Novak Djokovic Gets His Revenge, Brushes Aside Cecchinato In Shanghai - UBITENNIS
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Novak Djokovic Gets His Revenge, Brushes Aside Cecchinato In Shanghai

The Serbian is gaining momentum in China as he chases after his fourth title of 2018.

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World No.3 Novak Djokovic has extended his winning streak on the tour to 15 matches after defeating Italy’s Marcos Cecchinato 6-4, 6-0, in the third round of the Rolex Shanghai Masters.

 

The three-time champion overcame a tentative start with a clinical display against his opponent. During the 69-minute match, Djokovic hit 20 winners to 11 unforced errors and broke Cecchinato four times. Recording his 42nd win of the season.

“He fights for every ball. We were both feeling the tension. But the second set was perfect.” Djokovic said afterwards.

Thursday’s encounter was a chance for Djokovic to avenge his loss to Cecchinato in the quarter-finals of the French Open. Since that clash, the Serbian has gone on to win 27 out of 29 matches player on the tour. Furthermore, Djokovic entered the match with 527 wins on a hard court. A stark contrast to his rivals tally of just four.

It was clear how much the victory meant for the 31-year-old. Three games in, Djokovic slammed his racket onto the ground out of frustration after failing to convert a duo of break points. Prompting the umpire to have words with him. Despite Djokovic’s fiery mood, his consistency and power proved too much for an error-stricken Cecchinato. At 3-3, back-to-back mistakes from the world No.21 elevated Djokovic to a break for a 4-3 lead. Firmly in the driving seat, the second seed eased his way to clinching the opener. Hitting an ace for trio of set points, before converting his second with the help another speedy serve out wide.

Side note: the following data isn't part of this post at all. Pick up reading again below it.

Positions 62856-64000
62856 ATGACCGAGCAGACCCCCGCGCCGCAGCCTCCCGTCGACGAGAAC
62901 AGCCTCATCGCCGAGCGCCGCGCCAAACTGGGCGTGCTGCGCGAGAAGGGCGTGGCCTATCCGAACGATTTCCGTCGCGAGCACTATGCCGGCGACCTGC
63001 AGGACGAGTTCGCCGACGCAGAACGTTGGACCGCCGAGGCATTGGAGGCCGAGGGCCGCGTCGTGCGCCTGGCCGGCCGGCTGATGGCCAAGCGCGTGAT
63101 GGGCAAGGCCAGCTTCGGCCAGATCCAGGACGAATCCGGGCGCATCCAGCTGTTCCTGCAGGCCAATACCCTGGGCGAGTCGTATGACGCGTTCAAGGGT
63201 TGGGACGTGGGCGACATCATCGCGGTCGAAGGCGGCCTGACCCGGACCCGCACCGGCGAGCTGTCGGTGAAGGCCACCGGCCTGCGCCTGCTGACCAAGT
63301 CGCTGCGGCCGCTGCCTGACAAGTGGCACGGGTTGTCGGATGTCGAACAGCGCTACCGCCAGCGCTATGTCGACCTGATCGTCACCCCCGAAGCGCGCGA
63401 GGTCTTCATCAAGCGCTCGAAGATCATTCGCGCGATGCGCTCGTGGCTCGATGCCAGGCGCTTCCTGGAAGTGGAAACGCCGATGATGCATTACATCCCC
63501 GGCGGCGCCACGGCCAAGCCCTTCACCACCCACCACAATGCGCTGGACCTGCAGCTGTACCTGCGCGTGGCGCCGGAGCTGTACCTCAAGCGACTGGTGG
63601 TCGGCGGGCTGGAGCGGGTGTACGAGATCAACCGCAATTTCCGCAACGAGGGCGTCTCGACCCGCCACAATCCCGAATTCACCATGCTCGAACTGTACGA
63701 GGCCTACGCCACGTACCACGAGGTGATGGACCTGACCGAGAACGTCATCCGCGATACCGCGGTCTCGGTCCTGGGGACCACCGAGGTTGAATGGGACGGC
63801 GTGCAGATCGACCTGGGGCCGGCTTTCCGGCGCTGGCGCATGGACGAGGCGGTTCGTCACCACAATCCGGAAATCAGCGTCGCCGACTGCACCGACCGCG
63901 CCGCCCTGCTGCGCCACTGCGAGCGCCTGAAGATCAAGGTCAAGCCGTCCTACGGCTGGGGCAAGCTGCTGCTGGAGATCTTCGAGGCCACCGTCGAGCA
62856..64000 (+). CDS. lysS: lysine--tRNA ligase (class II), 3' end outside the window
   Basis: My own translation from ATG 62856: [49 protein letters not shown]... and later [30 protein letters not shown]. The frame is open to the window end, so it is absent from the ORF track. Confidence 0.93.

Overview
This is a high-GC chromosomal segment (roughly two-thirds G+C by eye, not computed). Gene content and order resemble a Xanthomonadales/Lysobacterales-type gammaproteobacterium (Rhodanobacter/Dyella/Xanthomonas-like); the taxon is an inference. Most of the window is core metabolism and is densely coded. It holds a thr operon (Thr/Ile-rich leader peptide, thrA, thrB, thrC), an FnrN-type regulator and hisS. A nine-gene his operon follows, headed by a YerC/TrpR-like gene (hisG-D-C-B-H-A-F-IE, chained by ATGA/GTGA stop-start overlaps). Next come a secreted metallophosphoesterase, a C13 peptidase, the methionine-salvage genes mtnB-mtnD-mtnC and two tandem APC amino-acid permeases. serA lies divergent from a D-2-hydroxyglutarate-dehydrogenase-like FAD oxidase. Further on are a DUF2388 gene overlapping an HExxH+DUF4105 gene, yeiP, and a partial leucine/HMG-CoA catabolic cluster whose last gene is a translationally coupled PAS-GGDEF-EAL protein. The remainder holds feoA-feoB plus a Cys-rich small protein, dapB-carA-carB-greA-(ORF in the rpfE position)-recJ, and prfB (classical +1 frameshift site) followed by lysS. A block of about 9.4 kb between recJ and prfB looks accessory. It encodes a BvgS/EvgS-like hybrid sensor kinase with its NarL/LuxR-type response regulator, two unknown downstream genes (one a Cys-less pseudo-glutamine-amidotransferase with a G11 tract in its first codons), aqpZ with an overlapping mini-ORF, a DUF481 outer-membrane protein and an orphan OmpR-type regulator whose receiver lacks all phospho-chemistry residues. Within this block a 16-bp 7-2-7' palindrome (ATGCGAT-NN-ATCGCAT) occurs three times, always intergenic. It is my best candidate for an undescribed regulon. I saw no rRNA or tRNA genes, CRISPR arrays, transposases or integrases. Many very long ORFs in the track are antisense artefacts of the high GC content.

After grabbing the opening set, Djokovic charged towards the finish line. The defensive play by the Serbian draw more errors from his rival as he dictated almost all of the rallies. Prompting Cecchinato to rapidly fade away. A one-sided second set saw Djokovic win 27 out of 37 points played.

Djokovic’s reward will be a showdown against South Africa’s Kevin Anderson. Seventh seed Anderson dismissed Stefanos Tsitsipas 6-4, 7-6(1). The upcoming match will be the eighth meeting between the two with Djokovic leading their head-to-head 6-1. His sole loss to Anderson was at the 2008 Miami Masters.

Zverev to clash with Edmund

Earlier in the day, German world No.5 Alexander Zverev swept aside Australian No.1 Alex de Minaur 6-4, 6-1. Zverev, who previously failed to reach the quarter-finals at his past three tournaments, dropped just six points behind his first serve as he broke de Minaur three times.

“I though I played well from start to finish, like yesterday.” Zverev told atpworldtour.com.  “I’ve played two tough opponents and the draw doesn’t get any easier from here. I’m definitely happy with the match today, especially during the first set.”

Zverev has now won 48 matches on the tour this season. The joint-highest amount on the tour with Dominic Thiem. He will next take on Great Britain’s Kyle Edmund in Shanghai. Edmund battled past Nicolas Jarry 7-6(5), 6-3, in his match. Should Zverev defeat Edmund, he would secure his place at the ATP World Tour Finals for a second year in a row.

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Pierre Hugues Herbert and Nicolas Mahut claim their first ATP Finals title in London